I suffered with (suffer with?) body dysmorphia disorder (an anxiety disorder related to body image) and disordered thoughts for years. For a long time my days consisted of weighing my food, over training obsessively, taking a hundred selfies, berating myself over every tiny little thing I did eat and popping supplements left, right and centre.

I was very thin but, needless to say, I wasn’t very happy. Today, I’m no longer thin, but some days I’m not actually that happy either.

Living with a ‘recovered’ body after BDD is hard, and people shouldn’t feel pressured into being magically better as soon as they get back into a healthy weight range. Recovery is absolutely necessary, but it doesn’t automatically guarantee happiness or mental wellbeing.

After years of being ‘too thin’, the thing that finally made me reach my healthy BMI was, believe it or not something that I couldn’t control. I was sterilized, and have suffered a number of side effects, none more so than abnormal weight gain. When I was sterilized I was smack back in the middle of my disordered period and was unprepared, and not particularly ready to be forced to recover if you will. Before I knew it, the weight was going on quicker than I could blink, and I was powerless to stop it.

Nearly four years later, I’m very much within my healthy weight range.

I absolutely f***ing hate it.

The mental scars from my disorder haven’t disappeared simply because I’ve gained weight. There are days that from the moment I wake up until the moment I fall asleep at night, I’m consumed by body hatred. I hate my new fleshy arms, my thick thighs that touch in the middle, my padded stomach, my bum and breasts. I hate that my legs no longer look like they might snap and you can’t see the bones in my back when I stand up straight. I hate that I sweat and feel heat (sometimes overly so thanks to another delightful side effect of being non-child bearing), rather than being cold all the time. I hate that I need to wear bra and that I no longer look ‘like a 12-year-old boy’.

And yet I am well aware that all of this is irrational.

My body has healed itself after years of abuse and is no longer in immediate danger. But this doesn’t stop me, some days feeling as though I am unable to live with myself in this new skin. I struggle to get dressed in the morning, agonising about whether my jeans are slightly tighter than the last time I wore them. I find myself gripping my fat with both hands and imagine what it would be like to simply slice it off. I torture myself with pictures of my body when it was smaller. I would, and sometimes fantasize about, stopping eating again but…I have to function in my job and at home and I just don’t have the same capacity for restriction as I once did. I’ve now tasted the forbidden fruit of takeaway pizza and Haagen Daz salted caramel ice cream. I’m putting food in as fuel, but I feel so guilty about doing so that sometimes I can hardly bear to be near myself after eating a meal.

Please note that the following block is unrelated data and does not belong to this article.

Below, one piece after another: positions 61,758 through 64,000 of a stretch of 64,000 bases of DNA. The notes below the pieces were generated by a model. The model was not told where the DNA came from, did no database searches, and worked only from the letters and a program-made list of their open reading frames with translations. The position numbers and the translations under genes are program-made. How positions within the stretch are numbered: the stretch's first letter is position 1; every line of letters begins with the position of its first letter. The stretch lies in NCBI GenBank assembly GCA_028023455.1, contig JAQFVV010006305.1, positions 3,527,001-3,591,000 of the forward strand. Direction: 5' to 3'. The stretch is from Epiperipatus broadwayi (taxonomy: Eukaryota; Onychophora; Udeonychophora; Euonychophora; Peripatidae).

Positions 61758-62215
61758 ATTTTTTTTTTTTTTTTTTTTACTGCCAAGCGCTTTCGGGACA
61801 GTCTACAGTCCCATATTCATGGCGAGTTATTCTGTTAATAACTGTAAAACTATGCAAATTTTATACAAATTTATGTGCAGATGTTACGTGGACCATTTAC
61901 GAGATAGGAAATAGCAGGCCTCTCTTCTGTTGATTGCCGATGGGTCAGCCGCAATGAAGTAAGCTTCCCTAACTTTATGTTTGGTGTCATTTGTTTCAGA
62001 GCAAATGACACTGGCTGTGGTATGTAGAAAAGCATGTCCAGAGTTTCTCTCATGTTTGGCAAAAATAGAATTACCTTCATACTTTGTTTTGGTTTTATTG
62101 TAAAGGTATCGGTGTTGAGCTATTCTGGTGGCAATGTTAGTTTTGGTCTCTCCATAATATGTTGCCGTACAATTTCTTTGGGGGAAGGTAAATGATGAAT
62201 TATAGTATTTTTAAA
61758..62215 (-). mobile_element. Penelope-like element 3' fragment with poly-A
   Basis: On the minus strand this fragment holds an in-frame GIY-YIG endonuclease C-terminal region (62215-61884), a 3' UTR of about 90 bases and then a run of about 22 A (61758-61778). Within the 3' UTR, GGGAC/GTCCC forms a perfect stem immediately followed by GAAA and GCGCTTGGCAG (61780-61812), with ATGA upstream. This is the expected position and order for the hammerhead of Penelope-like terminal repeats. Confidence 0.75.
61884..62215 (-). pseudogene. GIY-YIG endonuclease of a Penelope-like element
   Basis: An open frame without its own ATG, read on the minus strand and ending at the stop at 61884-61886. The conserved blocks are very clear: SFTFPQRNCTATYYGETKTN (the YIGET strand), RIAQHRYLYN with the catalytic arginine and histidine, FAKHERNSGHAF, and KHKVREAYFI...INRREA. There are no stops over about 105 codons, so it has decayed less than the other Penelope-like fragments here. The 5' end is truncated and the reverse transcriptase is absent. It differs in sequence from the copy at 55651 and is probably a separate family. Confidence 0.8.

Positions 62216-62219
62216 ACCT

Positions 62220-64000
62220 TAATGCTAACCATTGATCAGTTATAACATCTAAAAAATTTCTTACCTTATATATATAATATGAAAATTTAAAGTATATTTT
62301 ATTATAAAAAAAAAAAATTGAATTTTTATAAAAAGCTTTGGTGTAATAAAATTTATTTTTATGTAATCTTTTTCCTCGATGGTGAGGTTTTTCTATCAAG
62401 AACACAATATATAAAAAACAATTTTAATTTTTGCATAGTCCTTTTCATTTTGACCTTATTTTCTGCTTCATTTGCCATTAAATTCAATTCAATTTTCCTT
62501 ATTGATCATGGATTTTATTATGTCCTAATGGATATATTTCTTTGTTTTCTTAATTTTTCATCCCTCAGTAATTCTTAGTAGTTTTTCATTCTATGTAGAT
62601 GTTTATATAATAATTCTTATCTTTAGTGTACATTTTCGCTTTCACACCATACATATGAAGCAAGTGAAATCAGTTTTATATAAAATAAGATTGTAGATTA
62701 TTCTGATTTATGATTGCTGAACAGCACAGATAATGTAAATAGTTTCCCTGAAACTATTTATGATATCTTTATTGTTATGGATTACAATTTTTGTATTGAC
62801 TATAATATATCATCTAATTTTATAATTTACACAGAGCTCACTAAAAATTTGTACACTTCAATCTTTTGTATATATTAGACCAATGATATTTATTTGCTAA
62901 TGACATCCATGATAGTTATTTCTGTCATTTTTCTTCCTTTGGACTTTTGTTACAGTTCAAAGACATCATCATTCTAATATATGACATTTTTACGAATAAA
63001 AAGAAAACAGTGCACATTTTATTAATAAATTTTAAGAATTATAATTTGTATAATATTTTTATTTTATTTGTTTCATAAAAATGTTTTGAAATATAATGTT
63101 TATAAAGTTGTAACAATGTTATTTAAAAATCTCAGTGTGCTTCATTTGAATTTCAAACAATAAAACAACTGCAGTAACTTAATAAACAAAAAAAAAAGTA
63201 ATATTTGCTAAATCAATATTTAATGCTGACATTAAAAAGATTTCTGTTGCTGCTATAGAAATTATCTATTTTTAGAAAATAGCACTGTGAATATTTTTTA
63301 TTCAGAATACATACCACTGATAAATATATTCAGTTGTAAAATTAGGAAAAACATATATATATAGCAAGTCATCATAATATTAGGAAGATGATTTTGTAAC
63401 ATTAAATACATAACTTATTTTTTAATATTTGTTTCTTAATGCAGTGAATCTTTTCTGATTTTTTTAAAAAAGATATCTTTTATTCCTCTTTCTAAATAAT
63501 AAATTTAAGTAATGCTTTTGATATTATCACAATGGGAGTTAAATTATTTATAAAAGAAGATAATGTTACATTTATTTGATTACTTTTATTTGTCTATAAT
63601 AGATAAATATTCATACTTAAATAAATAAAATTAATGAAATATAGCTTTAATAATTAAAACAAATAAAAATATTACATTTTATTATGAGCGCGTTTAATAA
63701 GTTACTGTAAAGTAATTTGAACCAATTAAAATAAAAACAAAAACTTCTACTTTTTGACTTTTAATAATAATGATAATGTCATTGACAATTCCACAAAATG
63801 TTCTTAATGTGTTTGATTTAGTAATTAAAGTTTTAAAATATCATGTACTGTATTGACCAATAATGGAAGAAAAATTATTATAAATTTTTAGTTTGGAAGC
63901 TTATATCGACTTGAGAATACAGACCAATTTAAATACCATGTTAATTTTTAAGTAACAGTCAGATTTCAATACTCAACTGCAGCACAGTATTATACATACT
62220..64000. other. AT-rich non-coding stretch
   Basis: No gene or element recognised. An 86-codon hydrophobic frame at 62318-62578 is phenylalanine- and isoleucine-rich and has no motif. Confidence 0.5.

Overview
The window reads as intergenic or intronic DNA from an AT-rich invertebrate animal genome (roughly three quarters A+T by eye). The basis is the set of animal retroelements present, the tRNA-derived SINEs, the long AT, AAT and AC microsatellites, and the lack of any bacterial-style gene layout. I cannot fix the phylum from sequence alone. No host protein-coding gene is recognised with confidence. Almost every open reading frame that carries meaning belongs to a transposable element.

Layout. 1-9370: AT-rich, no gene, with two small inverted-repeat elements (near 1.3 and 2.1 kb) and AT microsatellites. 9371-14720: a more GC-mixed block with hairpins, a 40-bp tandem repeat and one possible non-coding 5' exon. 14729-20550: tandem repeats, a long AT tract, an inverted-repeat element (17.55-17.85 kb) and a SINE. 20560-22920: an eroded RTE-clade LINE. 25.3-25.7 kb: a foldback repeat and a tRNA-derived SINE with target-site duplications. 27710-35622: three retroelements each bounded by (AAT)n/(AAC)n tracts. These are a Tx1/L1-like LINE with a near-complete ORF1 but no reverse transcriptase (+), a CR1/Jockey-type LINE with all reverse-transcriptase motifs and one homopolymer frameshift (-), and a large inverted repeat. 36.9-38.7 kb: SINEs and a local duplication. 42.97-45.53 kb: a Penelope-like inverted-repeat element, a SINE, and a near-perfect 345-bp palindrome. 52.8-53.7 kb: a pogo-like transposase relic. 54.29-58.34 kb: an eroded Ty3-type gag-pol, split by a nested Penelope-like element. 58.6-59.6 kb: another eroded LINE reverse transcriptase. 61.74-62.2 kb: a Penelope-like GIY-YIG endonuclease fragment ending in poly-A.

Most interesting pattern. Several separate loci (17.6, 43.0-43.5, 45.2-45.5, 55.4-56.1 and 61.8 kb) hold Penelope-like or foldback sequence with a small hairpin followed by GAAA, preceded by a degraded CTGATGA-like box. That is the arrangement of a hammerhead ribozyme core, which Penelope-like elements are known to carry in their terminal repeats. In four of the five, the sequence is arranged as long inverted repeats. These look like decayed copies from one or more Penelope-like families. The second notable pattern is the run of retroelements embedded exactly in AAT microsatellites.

Instead of being thin and miserable, I’m normal-sized and miserable. There’s a disconnect occurring between my body and my mind. One is recovered, the other is definitely not.

This imbalance makes me so angry, because we are repeatedly told that if we gain the required weight, our minds heal accordingly. They don’t.

I am not fully recovered yet. I still endure painful eating disordered thoughts about my body and how it’s changing. When I have a bad day, I can look in the mirror and I don’t really recognise who I am. A lot of the time, I wish I could go back and never be sterilized. At least then I would still be skinny.

The world shrinks when you have any sort of disorder. It narrows until it’s just bodies and food. At my lowest points, I literally had nothing to talk about other than my obsession with food and the weight I still wanted to lose. In our society, thinness isn’t just thinness. It’s intrinsically linked in the public consciousness with health, beauty, success, self-control and motivation.

Unfortunately, there’s a very, very deep cognitive dissonance between knowing these facts and how I continue to feel about my recovered body.

I fear that I’ll be wrestling with body dysmorphia and body hatred for the rest of my life.

It’s so unbearably exhausting to spend entire days disgusted by the new shape of my recovered body, and to know that ultimately, the size of my waist doesn’t really matter at all. All while pretending that in fact life is so much better now that I need to wear a bra. It’s so futile and I feel silly and vain, but this is not coming from a place of vanity. It’s coming from the fact that I controlled my life through my weight and through my training through very pivotal and moving on from that is difficult.

Recovery is a hugely challenging process that takes many years to be fully complete. I was told that I wouldn’t be anxious if I gained the weight I needed to. That was a lie. I still struggle with anxiety and now, in my lowest moments, I joke that at least before I recovered I could be anxious while wearing a crop top (not that I ever really did because I, like everyone else with disordered thoughts, was convinced I was too fat). No one can promise happiness if you gain the required weight and it’s not a magic fix, but you can expect better health and a better shot at being happy later on.

I’ve been weight-restored for more than two years, but distress around my new body persists, perhaps due to other health issues such as the seeming inability to lose weight due to a distinct lack of oestrogen caused by my sterilisation. I don’t have the answers, but deep down I do know that if I was still that sad, thin girl, I wouldn’t be able to do my amazing job or have the life I enjoy with my partner and our kids. That’s how I keep focusing on getting better.

All that’s left is for me to make peace with my healthy body. That takes time, and that’s okay.